Powerful ecological enhancement amid rapid urbanization
Chicken Creek borders the west and north edges of the fast-growing city of Sherwood, Oregon, flowing through agricultural lands and past suburban homes before emptying into the Tualatin River. Just beyond the city, Chicken Creek meanders for two and a half miles through the Tualatin River National Wildlife Refuge, one of very few urban refuges in the country, where surrounding wetlands provide stopover sanctuary for migrating birds on the Pacific Flyway. This stretch of creek, located within a wildlife refuge yet so close to rapid urbanization, holds the promise of important benefits for our watershed.
Construction Schedule: Summer 2019/2020
First planting: Fall/Winter 2019
Size: 294 acres
Stream length: 2.5 miles
Plant communities: Herbaceous and Woody Wetland Complex, Riparian Forest
In the early 20th century, the reach of Chicken Creek approaching its confluence with the Tualatin River was rerouted to accommodate local agriculture. The once-meandering creek became a deep, linear channel whose quick-moving waters eroded stream banks, creating a ditch that greatly limited the creek from connecting with and saturating the floodplain. What had once been a woody and herbaceous wetland complex with thriving flora and fauna greatly suffered; due to a lack of suitable habitat, native wildlife populations declined. Today, as rapid urbanization occurs just outside the wildlife refuge, investing in the health and resilience of the creek is critical.
For years, partners have been preparing to transform this reach of Chicken Creek. In 1996, thanks in part to the grassroots support of Friends of Tualatin River National Wildlife Refuge, the US Fish & Wildlife Service purchased the surrounding land and initiated restoration efforts. In 2009, a half-mile upstream from the refuge, neighbors on Green Heron Drive began working with the City of Sherwood, contractors, and other partners to enhance the creek near its crossing with busy Roy Rogers Road. Since 2017, the US Fish & Wildlife Service has been creating opportunities for volunteers to do hands-on creekside restoration near the southern edge of the refuge.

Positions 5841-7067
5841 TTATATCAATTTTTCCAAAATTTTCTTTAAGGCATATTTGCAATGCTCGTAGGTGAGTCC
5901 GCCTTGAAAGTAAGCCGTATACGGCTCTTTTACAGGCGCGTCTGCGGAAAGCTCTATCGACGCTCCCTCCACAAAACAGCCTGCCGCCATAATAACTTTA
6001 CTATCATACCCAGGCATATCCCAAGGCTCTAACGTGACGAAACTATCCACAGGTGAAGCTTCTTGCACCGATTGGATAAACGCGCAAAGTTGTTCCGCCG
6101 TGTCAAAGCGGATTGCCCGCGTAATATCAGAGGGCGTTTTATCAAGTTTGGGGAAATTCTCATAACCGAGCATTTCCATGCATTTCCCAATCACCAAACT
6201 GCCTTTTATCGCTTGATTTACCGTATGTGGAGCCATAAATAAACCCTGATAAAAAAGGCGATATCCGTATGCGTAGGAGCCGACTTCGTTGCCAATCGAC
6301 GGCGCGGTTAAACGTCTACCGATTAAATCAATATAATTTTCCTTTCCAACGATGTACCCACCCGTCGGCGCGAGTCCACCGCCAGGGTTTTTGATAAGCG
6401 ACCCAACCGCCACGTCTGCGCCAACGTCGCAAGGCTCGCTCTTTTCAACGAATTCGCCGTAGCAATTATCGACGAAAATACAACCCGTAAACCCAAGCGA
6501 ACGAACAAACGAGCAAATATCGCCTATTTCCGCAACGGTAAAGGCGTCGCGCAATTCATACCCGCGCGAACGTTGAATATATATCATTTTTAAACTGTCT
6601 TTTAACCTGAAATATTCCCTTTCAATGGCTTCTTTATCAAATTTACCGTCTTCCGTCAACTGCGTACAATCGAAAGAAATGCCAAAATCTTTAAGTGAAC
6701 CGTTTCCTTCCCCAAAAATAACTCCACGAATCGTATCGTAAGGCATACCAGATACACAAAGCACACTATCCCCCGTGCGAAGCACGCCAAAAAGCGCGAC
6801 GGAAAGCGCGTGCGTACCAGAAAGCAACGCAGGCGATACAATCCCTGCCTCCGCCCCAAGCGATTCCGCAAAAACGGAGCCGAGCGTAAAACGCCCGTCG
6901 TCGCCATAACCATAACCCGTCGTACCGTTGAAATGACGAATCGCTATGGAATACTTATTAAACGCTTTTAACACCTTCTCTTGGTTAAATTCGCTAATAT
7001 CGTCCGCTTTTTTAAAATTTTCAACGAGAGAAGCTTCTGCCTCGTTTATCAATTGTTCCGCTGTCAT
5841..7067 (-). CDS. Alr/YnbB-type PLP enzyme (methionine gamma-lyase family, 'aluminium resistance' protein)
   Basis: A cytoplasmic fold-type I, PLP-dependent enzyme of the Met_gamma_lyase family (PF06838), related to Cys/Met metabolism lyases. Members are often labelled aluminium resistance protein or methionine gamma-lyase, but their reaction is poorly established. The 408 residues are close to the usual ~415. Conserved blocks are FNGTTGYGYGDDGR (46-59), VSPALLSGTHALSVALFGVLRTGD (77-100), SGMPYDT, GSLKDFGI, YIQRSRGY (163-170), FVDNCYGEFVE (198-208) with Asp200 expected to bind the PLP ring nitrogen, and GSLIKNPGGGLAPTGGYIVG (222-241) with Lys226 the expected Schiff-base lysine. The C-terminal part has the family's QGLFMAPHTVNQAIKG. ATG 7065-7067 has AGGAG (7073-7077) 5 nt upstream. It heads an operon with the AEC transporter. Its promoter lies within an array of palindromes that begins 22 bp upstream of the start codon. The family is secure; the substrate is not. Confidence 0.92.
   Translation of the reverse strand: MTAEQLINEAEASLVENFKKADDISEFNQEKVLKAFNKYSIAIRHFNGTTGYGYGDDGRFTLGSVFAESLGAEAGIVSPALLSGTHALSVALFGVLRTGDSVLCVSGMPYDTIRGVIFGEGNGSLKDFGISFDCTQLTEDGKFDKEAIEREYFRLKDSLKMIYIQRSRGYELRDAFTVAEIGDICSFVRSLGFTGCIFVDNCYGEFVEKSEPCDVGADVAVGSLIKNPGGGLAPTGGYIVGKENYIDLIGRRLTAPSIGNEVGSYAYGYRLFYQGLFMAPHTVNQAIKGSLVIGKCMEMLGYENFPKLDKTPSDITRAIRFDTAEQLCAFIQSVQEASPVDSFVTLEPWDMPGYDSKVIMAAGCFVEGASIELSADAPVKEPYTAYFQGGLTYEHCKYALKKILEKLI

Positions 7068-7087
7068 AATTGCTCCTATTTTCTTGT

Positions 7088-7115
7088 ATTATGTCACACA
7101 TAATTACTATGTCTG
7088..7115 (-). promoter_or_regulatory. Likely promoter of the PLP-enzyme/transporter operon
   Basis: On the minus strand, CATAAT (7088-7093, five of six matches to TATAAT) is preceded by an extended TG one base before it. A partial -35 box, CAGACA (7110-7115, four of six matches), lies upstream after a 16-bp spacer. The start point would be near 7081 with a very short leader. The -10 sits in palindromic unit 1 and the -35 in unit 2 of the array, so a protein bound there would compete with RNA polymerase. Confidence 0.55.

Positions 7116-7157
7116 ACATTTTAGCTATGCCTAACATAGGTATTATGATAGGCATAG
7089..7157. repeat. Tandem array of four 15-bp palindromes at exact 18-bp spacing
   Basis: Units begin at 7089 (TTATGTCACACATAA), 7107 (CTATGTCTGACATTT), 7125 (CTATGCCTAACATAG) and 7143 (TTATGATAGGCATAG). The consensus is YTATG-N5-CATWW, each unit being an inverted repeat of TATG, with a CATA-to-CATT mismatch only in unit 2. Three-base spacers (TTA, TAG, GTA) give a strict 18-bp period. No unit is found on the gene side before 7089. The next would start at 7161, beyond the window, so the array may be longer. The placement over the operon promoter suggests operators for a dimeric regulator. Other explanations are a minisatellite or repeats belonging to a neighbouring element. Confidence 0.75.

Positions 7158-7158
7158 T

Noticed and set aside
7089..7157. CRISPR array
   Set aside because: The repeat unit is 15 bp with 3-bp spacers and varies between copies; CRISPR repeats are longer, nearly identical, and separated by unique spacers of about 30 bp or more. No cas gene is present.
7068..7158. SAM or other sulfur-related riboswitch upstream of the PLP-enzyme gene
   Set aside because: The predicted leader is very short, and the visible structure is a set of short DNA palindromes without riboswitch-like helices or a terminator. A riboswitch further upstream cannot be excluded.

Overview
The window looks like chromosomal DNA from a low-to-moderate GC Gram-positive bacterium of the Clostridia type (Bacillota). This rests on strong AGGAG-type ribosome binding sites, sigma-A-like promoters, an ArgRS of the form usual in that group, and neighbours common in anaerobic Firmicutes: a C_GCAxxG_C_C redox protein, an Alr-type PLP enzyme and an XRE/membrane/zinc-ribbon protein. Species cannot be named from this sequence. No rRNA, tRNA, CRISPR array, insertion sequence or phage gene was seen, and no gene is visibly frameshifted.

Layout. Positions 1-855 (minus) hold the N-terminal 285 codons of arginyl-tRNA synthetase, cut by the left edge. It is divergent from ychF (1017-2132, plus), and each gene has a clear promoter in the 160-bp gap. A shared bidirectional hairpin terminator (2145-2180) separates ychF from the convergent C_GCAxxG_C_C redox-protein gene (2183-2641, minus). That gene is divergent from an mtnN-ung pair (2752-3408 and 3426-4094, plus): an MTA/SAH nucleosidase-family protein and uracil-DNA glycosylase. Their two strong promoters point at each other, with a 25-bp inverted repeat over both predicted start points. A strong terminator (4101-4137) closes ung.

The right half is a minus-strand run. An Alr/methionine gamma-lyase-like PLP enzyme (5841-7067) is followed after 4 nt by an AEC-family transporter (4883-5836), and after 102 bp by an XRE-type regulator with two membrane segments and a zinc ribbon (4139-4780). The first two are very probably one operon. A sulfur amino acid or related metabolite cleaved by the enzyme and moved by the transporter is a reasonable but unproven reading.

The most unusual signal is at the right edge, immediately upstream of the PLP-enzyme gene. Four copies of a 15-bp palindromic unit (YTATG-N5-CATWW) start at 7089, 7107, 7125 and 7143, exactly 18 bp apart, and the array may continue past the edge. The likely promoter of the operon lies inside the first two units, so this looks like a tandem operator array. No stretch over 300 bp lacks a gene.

More recently, partners embarked upon a long-awaited project that will realign Chicken Creek to its historic path, embracing the role that beavers can play in the placement of woody debris and revegetation. Project steps include modeling and excavating the historic path of the creek; rerouting and filling in the current channel; removing invasive species and replanting native vegetation; reestablishing a creek connection to the floodplain; and beginning long-term monitoring.
Most of the long-term ecosystem health responsibilities will fall to beavers and the structures they build. For example, enhanced by woody debris placed by beavers, the natural path of the creek will encourage the migration and spawning of Upper Willamette River Steelhead—a federally threatened species—increasing their population as well as the value of the ecosystem. Because beaver habitat is integrated into the revegetation and construction of aquatic habitats, engineered water control infrastructure will be unnecessary.
Chicken Creek holds great ecological potential. With wildlife reclaiming its historic home in the adjacent wetlands, the creek’s capacity to enrich its local ecosystem and contribute to a healthy watershed is promising. In addition, restoration efforts here promise to benefit the local economy and community by enhancing and protecting Tualatin River National Wildlife Refuge, an important destination for environmental education and a source of regional pride.